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Study Stress - Self Improvement

Study Stress

With an Infographic

According to The Anxiety and Depression Association of America, over 40% of college students experience anxiety and stress caused by their studies.

College can be an exciting time in your life. Students often feel enthusiastic about the changes in their lives: new friends, new experiences, exciting extracurricular activities, etc. However, along with many positive changes, students can also encounter stress and its negative consequences.


Actually, stress is not always negative. There are two types of stress, which we’ll discuss below.

  • Positive stress, also called eustress, keeps us motivated. Eustress plays a significant role in maintaining our sense of well-being, encouraging us to achieve our goals, and helping us stay healthy. For example, you have probably encountered eustress during your first day at school, after a good training in the gym, on a first date, etc.
  • Negative stress, or distress, makes us feel irritated, nervous, angry, and even depressed. This type of stress negatively affects our mental and physical health. It also diminishes student performance and reduces your ability to deal with college study pressure.

To help you distinguish between eustress and distress, we’ve prepared a list of negative stress symptoms. Check them out below:

Physical symptoms:

  • Headaches
  • Stomach aches
  • Nausea, vomiting, diarrhea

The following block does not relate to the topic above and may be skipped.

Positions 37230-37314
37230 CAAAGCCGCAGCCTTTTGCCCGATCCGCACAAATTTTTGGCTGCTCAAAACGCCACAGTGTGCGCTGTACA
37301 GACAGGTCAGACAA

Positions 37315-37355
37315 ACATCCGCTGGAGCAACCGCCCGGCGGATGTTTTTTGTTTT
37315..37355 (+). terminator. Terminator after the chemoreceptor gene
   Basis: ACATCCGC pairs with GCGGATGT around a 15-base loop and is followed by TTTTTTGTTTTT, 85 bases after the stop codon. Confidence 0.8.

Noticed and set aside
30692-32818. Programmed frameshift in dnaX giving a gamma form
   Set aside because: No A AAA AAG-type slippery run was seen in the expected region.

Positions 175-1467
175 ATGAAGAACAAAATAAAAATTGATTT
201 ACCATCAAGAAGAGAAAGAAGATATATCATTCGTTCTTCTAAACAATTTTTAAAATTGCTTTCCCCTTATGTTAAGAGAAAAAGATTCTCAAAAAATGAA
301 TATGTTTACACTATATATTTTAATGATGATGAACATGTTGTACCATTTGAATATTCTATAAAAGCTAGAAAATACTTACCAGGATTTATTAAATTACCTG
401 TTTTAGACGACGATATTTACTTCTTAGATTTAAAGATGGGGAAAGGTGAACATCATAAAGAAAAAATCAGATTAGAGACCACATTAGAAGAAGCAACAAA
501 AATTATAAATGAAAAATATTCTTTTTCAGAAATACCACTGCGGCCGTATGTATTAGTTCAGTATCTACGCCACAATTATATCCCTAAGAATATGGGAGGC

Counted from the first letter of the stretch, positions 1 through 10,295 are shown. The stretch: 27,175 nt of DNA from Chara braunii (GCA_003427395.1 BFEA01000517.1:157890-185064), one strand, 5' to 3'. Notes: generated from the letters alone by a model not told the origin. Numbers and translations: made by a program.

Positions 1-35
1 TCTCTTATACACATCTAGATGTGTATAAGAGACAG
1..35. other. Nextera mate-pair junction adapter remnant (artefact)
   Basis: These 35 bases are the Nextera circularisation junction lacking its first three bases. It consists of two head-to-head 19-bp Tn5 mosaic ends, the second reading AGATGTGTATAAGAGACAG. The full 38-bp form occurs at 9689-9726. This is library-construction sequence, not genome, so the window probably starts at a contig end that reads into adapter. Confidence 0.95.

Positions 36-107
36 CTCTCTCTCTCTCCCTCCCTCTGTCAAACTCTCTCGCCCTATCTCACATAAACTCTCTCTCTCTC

• Muscle aches
  • Fatigue
  • Insomnia
  • Low energy

Mental symptoms:

  • Irritability
  • Anger
  • Sadness
  • Sense of isolation
  • Anxiousness
  • Lack of concentration
  • Altered eating habits
  • Troubles with falling asleep at night and drowsiness during day hours

Constant pressure can cause severe health problems. The best way to deal with study stress is to learn more about stress management techniques and find out which work for you. That’s why we prepared an infographic that examines the most common causes of study stress and provides advice on how to help yourself when you feel under pressure.

If you still can’t summon the energy to study and constantly feel too tired to get up in the morning for classes, you might want to consider taking a year off from college. In this infographic, you’ll also find the benefits of taking a gap year.

Infographic on Study Stress

Infographic by Yvonne McQuarrie IvyPanda


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